- Break Fri 6:50 - Sat 10:00
Sat 10:00 - 10:50 AM, The Three Laws of Robotics & You, Yellowstone
Panelists: Josh Aronoff, C.J. Cherryh, Jane Fancher, Manny Frishberg, James Glass
1. A robot may not injure a human being or, through inaction, allow a human being to come to harm. 2. A robot must obey orders given it by human beings except where such orders would conflict with the First Law. 3. A robot must protect its own existence as long as such protection does not conflict with the First or Second Law. Are Asimov's 3 rules more important now than ever? Can we avoid a "Terminator" future? Can we predict how drones and the rise of the robots will affect us in 10 years?
- Break Sat 10:50 - Sat 1:00
Sat 1:00 - 1:50 PM, Spotlight: Cherryh, Fancher, Spotlight
Panelists: C.J. Cherryh, Jane Fancher
Meet a few of our authors, get signatures, and see what they're up to these days.
- Break Sat 1:50 - Sat 4:00
Sat 4:00 - 4:50 PM, Cmdr. Data vs the Self-Driving Car, Dragon Pavilion (1)
Panelists: C.J. Cherryh, Kyle Elliott (Big Kyle), Manny Frishberg, James Glass
Would you put your kid in a self-driving ambulance? In an accident, a self-driving vehicle will take the action with the highest probability of the most favorable outcome; a human driver (or Data) might take a crazy risk if the possible benefit was great enough. What might a computer mind really look like?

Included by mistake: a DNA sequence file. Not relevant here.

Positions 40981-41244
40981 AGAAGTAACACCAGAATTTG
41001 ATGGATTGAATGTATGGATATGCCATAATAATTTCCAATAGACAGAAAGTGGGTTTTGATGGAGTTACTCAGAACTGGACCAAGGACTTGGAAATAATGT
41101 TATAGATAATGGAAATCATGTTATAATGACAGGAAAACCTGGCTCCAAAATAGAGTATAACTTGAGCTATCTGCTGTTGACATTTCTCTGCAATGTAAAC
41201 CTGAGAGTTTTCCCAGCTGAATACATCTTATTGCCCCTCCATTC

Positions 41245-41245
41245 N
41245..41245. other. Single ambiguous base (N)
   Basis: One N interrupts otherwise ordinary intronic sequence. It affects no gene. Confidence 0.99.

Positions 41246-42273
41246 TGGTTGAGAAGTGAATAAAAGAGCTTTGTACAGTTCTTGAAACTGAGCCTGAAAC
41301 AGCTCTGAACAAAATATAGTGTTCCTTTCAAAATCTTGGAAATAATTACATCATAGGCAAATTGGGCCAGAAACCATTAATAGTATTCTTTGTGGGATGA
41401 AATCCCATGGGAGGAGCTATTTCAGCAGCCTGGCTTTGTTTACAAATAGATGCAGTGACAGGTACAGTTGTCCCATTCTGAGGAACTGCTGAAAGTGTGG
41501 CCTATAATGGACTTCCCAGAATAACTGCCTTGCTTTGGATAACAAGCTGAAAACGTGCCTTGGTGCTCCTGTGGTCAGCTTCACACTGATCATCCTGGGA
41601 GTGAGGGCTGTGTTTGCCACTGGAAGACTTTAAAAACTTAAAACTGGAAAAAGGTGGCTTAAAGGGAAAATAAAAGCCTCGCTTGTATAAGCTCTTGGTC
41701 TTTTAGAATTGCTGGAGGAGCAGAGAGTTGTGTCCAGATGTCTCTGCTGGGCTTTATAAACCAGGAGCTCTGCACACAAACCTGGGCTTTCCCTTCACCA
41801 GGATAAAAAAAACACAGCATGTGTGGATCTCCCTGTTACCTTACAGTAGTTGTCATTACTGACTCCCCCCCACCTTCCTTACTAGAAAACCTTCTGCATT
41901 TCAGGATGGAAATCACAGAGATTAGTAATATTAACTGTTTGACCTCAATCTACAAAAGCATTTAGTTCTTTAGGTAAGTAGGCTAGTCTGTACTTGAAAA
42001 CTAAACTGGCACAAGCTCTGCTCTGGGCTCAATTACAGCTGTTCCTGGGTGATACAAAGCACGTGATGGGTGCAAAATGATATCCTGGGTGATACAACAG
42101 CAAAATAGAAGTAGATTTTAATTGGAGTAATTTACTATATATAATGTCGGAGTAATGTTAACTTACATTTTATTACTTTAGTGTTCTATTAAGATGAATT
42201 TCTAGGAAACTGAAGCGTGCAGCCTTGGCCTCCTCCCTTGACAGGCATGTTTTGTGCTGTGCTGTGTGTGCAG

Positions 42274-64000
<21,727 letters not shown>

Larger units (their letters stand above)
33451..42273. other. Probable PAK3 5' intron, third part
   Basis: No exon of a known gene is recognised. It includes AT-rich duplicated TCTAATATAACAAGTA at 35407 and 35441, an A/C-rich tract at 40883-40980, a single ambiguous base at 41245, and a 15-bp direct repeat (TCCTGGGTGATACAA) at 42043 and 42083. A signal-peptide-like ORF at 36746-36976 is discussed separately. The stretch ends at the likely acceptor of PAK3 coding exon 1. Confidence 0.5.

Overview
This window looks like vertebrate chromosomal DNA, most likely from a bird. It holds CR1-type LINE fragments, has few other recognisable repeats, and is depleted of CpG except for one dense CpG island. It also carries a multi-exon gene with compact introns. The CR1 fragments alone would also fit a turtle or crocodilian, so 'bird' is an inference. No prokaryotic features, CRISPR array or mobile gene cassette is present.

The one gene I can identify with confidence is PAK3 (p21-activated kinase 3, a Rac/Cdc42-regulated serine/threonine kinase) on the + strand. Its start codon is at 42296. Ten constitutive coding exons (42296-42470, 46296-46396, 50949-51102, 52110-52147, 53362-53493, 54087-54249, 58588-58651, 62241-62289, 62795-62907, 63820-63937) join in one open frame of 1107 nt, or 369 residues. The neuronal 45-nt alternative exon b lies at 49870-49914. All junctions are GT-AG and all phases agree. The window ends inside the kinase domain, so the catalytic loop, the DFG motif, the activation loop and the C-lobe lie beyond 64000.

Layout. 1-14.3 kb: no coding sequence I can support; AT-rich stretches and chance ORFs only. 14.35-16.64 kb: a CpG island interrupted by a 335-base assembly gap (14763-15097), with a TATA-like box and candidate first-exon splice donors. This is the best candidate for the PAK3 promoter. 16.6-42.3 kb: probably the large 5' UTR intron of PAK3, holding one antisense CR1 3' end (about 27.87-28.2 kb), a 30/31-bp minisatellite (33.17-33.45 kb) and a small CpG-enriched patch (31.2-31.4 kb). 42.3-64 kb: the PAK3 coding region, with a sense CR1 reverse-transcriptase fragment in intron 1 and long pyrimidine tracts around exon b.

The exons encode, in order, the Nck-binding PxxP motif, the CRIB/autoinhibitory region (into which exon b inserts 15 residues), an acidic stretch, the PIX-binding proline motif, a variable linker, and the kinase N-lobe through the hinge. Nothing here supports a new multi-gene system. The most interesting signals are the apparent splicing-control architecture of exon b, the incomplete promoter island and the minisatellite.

- Break Sat 4:50 - Sun 11:00
Sun 11:00 - 11:50 AM, Alien Spacecraft in SF & Movies, Monster Tent (1)
Panelists: C.J. Cherryh, Jane Fancher, Hugh S. Gregory, Guy Pace
Lets talk about spacecraft in pop culture. How are they different than the real deal? Will we ever actually create FTL drives? Is the Millenium the best space ship of all time? What about the Serenity or the Enterprise? Are the Battlestar Galactica ships the most realistic? Does that make them sort of boring?
- Break Sun 11:50 - Sun 2:00
Sun 2:00 - 2:50 PM, It's All In The Details, Ballroom C
Panelists: C.J. Cherryh, Jane Fancher, Julie Frost, Michael Hodges
Sometimes all you have to do to set a scene is write a few details and the readers will fill in the big stuff. In this panel we'll talk about what kind of details do this best, and other ways to describe a scene.
- Break Sun 2:50 - Sun 5:00
Sun 5:00 - 5:50 PM, What's New In Science, Rocket Tent (1)
Panelists: C.J. Cherryh, James Glass, Hugh S. Gregory
Our scientists will discuss what's new in science this year.
Sun 6:00 - 6:50 PM, Science Fiction Then and Now, Monster Tent (1)
Panelists: C.J. Cherryh, Jane Fancher, James Glass
How far back does Science Fiction really go? How is it different today? Is it different? Is it better? Worse? How has it changed over time?
- Break Sun 6:50 - Mon 10:00
Mon 10:00 - 10:50 AM, Simply Human, Ballroom C
Panelists: C.J. Cherryh, Jane Fancher, Manny Frishberg, Hugh S. Gregory, Meradeth Houston
Robots run a great deal of our world, making our cars, food, medical equipment; robots even make our robots. What will there be for humans to do in the New Age of Humanity? Films such as 2001: A Space Odyssey and Blade Runner raise questions about machine sapience and sentience. Will technicians have to swear an e-version of the Hippocratic Oath? What will be the ethics of dealing with old and/or non-functioning computers?